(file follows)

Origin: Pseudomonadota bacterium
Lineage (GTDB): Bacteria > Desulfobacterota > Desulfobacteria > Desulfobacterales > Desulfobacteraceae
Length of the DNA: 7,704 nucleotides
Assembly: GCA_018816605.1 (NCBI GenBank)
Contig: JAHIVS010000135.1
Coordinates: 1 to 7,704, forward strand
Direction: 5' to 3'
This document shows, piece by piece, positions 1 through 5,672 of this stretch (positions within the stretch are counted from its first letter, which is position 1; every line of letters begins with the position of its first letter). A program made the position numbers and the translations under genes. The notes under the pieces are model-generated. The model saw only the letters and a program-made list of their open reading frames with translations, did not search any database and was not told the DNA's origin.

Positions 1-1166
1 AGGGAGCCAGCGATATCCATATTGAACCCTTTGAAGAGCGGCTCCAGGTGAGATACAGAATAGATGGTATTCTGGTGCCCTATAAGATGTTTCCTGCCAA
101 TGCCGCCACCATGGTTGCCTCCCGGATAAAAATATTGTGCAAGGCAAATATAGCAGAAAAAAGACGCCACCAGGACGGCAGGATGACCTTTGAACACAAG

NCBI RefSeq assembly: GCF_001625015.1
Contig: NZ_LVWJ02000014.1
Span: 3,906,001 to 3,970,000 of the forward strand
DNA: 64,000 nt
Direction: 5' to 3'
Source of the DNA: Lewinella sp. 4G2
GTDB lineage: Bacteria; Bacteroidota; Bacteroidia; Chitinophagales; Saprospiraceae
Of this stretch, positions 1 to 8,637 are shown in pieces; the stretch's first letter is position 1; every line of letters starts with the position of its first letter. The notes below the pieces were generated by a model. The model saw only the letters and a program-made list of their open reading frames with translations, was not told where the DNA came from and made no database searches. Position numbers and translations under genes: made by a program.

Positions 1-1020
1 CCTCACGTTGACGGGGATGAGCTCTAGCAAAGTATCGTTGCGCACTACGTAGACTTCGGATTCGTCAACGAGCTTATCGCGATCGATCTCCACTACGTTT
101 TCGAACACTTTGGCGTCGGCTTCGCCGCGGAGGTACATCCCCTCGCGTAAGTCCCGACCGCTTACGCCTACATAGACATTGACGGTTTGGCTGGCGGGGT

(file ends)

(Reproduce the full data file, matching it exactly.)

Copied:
Origin: Pseudomonadota bacterium
Lineage (GTDB): Bacteria > Desulfobacterota > Desulfobacteria > Desulfobacterales > Desulfobacteraceae
Length of the DNA: 7,704 nucleotides
Assembly: GCA_018816605.1 (NCBI GenBank)
Contig: JAHIVS010000135.1
Coordinates: 1 to 7,704, forward strand
Direction: 5' to 3'
This document shows, piece by piece, positions 1 through 5,672 of this stretch (positions within the stretch are counted from its first letter, which is position 1; every line of letters begins with the position of its first letter). A program made the position numbers and the translations under genes. The notes under the pieces are model-generated. The model saw only the letters and a program-made list of their open reading frames with translations, did not search any database and was not told the DNA's origin.

Positions 1-1166
1 AGGGAGCCAGCGATATCCATATTGAACCCTTTGAAGAGCGGCTCCAGGTGAGATACAGAATAGATGGTATTCTGGTGCCCTATAAGATGTTTCCTGCCAA
101 TGCCGCCACCATGGTTGCCTCCCGGATAAAAATATTGTGCAAGGCAAATATAGCAGAAAAAAGACGCCACCAGGACGGCAGGATGACCTTTGAACACAAG

NCBI RefSeq assembly: GCF_001625015.1
Contig: NZ_LVWJ02000014.1
Span: 3,906,001 to 3,970,000 of the forward strand
DNA: 64,000 nt
Direction: 5' to 3'
Source of the DNA: Lewinella sp. 4G2
GTDB lineage: Bacteria; Bacteroidota; Bacteroidia; Chitinophagales; Saprospiraceae
Of this stretch, positions 1 to 8,637 are shown in pieces; the stretch's first letter is position 1; every line of letters starts with the position of its first letter. The notes below the pieces were generated by a model. The model saw only the letters and a program-made list of their open reading frames with translations, was not told where the DNA came from and made no database searches. Position numbers and translations under genes: made by a program.

Positions 1-1020
1 CCTCACGTTGACGGGGATGAGCTCTAGCAAAGTATCGTTGCGCACTACGTAGACTTCGGATTCGTCAACGAGCTTATCGCGATCGATCTCCACTACGTTT
101 TCGAACACTTTGGCGTCGGCTTCGCCGCGGAGGTACATCCCCTCGCGTAAGTCCCGACCGCTTACGCCTACATAGACATTGACGGTTTGGCTGGCGGGGT